While I make leftover and fridge-clear out soups a-plenty all year round, the one I absolutely look forward to only comes around once a year (though I make sure I claim enough to last me two days): it’s Ro (my other half’s mum’s) Boxing Day Soup. She’s an amazing cook, but there is just something about this particular soup that absolutely does it for me. A blended soup that tastes like all the comforts of Christmas, served piping hot with a touch of chopped curly parsley in total retro style, the icing on the cake to the medley of umami flavours beneath with hints of sweetness from roasted veggies, chestnut stuffing and cranberry sauce (yes everything goes in!). As I slowly sip-chew-savour my way through it I feel instantly grounded. Unlike a Christmas dinner, you don’t fall into the trap of overeating, instead you just feel totally enveloped in hydrating and nourishing goodness. I could go on, but I’ll leave you alone after one more tale — I once took a hot flask of Ro’s Boxing Day soup to watch the newly released Star Wars movie, and yes, during the interval  I cracked open that soup (I could barely wait) and enjoyed it, spoon after spoon straight from the flask while everyone filled up on popcorn. Ahh, bliss…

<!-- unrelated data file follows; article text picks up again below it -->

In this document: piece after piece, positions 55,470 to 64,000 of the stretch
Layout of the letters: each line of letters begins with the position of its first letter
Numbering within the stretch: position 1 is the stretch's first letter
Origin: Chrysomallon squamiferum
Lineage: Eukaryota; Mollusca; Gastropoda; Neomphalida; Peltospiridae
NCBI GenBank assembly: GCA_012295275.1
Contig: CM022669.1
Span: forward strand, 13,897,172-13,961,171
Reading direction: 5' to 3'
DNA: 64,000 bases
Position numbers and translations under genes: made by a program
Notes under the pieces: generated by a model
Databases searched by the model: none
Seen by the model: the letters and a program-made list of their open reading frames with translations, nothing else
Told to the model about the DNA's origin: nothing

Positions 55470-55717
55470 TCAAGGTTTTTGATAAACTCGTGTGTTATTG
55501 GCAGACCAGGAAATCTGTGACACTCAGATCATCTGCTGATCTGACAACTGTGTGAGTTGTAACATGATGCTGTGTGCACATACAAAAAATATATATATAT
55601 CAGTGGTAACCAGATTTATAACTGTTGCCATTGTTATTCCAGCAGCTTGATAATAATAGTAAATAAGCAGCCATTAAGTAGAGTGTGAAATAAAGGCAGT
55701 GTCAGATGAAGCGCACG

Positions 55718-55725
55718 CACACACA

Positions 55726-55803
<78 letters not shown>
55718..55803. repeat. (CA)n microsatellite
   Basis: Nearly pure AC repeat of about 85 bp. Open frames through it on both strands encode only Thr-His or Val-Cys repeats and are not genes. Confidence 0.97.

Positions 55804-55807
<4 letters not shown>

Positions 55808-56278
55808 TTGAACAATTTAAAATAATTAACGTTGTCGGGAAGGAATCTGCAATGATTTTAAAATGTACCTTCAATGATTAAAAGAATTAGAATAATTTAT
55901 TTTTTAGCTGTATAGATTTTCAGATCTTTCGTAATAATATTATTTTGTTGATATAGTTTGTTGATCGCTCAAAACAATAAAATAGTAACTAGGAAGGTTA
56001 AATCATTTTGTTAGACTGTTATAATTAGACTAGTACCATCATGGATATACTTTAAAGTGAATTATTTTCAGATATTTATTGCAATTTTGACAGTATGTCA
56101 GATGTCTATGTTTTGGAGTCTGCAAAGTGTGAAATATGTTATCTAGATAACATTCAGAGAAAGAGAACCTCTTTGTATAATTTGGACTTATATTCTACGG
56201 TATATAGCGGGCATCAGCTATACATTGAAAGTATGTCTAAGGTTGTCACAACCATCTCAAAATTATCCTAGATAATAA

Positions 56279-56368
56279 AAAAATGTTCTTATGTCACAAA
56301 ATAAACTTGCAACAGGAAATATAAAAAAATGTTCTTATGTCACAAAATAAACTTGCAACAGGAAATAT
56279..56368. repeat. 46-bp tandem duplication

From an Ayurvedic point of view, leftover food holds far less Prana (life force, also known as Chi) than freshly harvested, freshly cooked food. This makes sense when you think about the alternative: food that’s been mass produced, harvested before it’s fully ripe, held in warehouses, shipped across the country, stored again, displayed in supermarkets, ferried to your home, sat around in the fridge/freezer, got cooked, hung about on the table, got shoved back in the fridge again and then reheated — jeez. That’s enough to take the zest of life out of anything. So when we want to benefit from the nutrients that exists from this less-than-fresh food we can make sure that an easy digestive process gets the maximum without being a burden. Luckily, soup is already easier on the digestive system, plus foods that might be a little incompatible for our digestion actually work better together when cooked in a soup, getting to know each other and becoming one food. Adding ginger and black pepper to the soup gives it an extra kick — as a digestive aid as well as in taste (you might well feel your tastebuds watering already at the thought of it, which is all part of digestion by the way). That’s why I’ll be modifying the soup recipe — if there actually is one — with this addition.